Share on other sites

Chris Welch and his editorial team at London's Melody Maker magazine were instrumental in advancing the band's reputation and covering its highly successful gigs in the US, such as the NY Carnegie Hall concert on October 17, 1969.  This year mark's the 50th anniversary of that famous concert.  Collector's Journal: "Proximity Led Zeppelin" writer, Hugh Jones, had this to say about Melody Maker and Chris Welch's contribution as one of their enterprising staff writers covering for the first time Led Zeppelin's fourth concert tour of the US in the fall of 1969:

Though Zeppelin and Jimmy Page in particular were very critical of the "old guard" British press like Melody Maker, the band actually had some of their strongest early supporters there. Caroline Boucher in Disc, Chris Welch, Chris Charlesworth and Roy Hollingworth in Melody Maker and Ritchie Yorke in New Musical Express all played a part in gaining attention for the band with their enthusiastic reviews and profiles.

10/25/69: Led Zeppelin At Carnegie Hall by Chris Welch. A superb, vividly rendered description of Welch's trip to America with Zep for the opening of their fourth U.S. tour at Carnegie Hall in New York. Notable in part because this concert (of which no recording exists) was a milestone in the band's career and yet it is seldom discussed-and according to Welch, "Summertime Blues" was played as an encore! Cover: unknown.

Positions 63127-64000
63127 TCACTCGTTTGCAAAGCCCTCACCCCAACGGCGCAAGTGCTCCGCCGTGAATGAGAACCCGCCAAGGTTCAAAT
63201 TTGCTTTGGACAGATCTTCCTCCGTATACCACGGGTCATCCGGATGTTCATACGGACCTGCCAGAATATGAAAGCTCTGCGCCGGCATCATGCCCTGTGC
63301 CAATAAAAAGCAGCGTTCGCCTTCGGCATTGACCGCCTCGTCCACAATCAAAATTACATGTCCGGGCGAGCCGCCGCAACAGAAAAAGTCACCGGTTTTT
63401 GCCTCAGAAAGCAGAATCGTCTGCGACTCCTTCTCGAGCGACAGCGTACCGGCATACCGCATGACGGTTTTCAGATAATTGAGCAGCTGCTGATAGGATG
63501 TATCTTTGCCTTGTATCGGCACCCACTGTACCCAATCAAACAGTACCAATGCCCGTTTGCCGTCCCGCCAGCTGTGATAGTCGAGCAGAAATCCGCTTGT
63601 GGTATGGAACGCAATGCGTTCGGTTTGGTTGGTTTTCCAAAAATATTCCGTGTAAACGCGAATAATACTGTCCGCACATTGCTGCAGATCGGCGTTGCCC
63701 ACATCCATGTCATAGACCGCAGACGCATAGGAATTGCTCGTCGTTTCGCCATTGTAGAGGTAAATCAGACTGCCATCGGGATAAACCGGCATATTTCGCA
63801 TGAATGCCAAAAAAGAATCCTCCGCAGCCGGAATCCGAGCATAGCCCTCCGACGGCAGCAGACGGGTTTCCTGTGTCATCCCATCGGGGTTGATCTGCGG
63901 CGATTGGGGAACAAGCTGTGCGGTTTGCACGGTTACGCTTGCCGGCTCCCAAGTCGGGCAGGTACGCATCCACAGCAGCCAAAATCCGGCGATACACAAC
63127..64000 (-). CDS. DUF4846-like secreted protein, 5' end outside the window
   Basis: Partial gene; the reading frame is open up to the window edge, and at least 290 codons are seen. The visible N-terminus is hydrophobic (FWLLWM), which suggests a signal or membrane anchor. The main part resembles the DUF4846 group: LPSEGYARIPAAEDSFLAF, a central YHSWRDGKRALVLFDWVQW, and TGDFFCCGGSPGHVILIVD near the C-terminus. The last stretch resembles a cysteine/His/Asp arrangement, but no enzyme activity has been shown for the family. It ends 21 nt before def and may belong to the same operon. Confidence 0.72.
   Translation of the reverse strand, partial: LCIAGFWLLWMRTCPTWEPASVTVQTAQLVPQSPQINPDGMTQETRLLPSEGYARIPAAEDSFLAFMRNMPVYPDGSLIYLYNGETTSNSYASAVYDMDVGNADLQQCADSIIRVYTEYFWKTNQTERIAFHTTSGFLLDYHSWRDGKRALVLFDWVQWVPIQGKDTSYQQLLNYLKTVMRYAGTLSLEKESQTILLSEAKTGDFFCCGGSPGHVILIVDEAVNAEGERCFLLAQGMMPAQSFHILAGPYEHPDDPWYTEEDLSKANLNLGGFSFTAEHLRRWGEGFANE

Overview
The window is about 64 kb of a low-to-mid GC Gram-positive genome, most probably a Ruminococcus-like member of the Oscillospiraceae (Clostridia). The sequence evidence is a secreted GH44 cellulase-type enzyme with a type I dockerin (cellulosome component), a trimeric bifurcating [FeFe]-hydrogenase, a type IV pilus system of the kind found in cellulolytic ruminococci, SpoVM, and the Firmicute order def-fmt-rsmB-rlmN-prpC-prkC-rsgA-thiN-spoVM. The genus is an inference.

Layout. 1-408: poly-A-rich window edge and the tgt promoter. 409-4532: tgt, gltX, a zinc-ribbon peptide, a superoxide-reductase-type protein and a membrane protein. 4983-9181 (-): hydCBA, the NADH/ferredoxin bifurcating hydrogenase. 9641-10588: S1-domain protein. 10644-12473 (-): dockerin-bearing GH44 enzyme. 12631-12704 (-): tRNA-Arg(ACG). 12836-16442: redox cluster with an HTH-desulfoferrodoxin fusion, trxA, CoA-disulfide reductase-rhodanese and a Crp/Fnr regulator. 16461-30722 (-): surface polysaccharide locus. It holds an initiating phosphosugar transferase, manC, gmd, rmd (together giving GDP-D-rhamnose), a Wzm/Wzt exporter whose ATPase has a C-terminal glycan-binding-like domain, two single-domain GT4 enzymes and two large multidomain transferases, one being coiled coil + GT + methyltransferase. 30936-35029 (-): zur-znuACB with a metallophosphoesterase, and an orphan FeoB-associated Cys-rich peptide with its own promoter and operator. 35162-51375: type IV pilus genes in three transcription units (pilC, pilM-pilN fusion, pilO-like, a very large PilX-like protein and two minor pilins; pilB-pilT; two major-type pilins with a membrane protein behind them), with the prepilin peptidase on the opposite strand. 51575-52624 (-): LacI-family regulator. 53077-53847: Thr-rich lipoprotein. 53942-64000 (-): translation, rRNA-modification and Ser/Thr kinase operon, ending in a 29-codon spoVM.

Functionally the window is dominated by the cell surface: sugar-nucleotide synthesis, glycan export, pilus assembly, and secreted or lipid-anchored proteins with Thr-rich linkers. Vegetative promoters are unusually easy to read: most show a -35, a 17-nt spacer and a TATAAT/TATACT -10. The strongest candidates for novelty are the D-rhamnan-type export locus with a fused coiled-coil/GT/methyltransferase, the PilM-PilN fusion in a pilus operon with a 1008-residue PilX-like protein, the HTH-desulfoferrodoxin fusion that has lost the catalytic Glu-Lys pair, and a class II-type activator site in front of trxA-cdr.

Source:  http://www.oldbuckeye.com/prox/mags2.html

 

Share this post


Link to post
Share on other sites
On 2/16/2018 at 7:37 PM, drowan said:

Yes, according to Lewis and Pallatt's book, Led Zeppelin: The Concert File, Eddie Kramer was there:

image.thumb.png.2b07456aa4fdd4e5554fbc99cd64ed76.png

Here is a picture of Eddie Kramer in the studio with Jimmy Page mixing Led Zeppelin II:

image.png.7045838a916fe56d539909c9b06b39f7.png

Share this post


Link to post
Share on other sites

Chris Wood, another  Englishman and a former member of Traffic, with Stevie Winwood, was also back stage with Eddie Kramer at the Carnegie Hall concert in 1969.  Like many other gifted musicians of his time, Chris passed away at the early age of 39 from pneumonia on July 12, 1983.  Here is a brief profile of Chris:

image.png.47c6d7ea58af4cf96e0bd4d577703b25.png 

The late Chris Wood, who was born on 24 June 1944, will always be best known as a founding member of Traffic. But his talents as a flute, saxophone and keyboard player, and sometime writer, were also much employed in numerous other settings. They included work with Jimi Hendrix, Free, Ginger Baker‘s Air Force, John Martyn and many others before he was taken, much too early, at just 39.

Wood was born in the Birmingham suburb of Quinton, and his early passion for the arts prompted him to teach himself several instruments. He soon got to know other like-minded local musicians in their pre-fame days, from Christine McVie (née Perfect, born in Lancashire but raised in Birmingham), Stan Webb (later of Chicken Shack, featuring Perfect) and Wood’s subsequent Traffic colleagues, Steve Winwood and Jim Capaldi.

Share this post


Link to post
Share on other sites

Lord Sutch was also another backstage observer of the Carnegie Hall concert on October 17, 1969.  He was known to hang out with both American and UK rock musicians in both the London metro area and across the US.  He eventually cut and released an album of his own about four months after the Carnegie Hall LZ performance.  Below is a picture of Lord Sutch in the studio with Jimmy Page, an image of Sutch's album that mentions Page's involvement with the album and a brief profile on him:

image.png.246406b5158c37b23293e50c05382813.pngimage.png.59252ee24e0e54a5e932e5ebc663908d.png